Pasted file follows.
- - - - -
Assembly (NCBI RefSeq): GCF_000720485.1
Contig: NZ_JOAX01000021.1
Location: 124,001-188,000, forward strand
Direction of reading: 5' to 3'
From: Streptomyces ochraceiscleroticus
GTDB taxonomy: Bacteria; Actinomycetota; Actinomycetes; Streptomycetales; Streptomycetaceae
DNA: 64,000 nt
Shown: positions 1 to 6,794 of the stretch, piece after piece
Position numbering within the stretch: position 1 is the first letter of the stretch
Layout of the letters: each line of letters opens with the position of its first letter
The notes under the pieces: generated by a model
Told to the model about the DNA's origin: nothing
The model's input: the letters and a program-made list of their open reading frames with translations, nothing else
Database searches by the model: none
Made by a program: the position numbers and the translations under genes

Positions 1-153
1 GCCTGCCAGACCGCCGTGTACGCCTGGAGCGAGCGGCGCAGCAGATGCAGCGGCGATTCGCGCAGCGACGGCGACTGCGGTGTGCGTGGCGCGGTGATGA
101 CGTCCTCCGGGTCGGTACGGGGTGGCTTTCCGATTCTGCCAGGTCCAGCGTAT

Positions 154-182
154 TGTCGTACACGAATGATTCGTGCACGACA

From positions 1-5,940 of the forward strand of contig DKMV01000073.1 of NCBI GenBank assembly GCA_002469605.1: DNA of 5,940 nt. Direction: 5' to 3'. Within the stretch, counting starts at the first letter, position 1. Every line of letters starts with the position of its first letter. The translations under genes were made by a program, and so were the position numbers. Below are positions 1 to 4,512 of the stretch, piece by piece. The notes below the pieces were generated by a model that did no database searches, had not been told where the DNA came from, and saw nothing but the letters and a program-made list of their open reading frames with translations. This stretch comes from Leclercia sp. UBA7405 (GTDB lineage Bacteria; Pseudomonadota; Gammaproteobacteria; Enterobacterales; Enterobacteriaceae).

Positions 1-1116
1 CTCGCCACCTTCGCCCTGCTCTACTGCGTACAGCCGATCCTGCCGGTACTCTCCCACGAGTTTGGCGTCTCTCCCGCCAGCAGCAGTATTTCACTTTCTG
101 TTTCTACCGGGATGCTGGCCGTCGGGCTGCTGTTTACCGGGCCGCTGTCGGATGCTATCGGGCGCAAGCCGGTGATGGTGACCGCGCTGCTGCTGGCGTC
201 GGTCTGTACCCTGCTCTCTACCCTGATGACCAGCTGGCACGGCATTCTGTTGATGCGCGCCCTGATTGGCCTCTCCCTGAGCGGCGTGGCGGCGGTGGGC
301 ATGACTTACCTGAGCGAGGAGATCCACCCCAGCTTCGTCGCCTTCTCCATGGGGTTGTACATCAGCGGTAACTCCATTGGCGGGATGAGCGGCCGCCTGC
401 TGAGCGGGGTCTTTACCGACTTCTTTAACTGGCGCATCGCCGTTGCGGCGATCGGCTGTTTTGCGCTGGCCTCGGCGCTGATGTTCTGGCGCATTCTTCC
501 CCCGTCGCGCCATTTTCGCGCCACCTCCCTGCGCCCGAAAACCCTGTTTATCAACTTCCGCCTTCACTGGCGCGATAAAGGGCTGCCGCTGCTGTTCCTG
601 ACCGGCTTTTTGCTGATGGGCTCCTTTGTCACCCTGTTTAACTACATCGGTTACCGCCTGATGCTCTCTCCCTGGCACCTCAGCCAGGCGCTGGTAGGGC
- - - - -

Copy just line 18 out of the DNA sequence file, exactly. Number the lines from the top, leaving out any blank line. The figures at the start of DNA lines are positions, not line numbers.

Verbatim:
101 CGTCCTCCGGGTCGGTACGGGGTGGCTTTCCGATTCTGCCAGGTCCAGCGTAT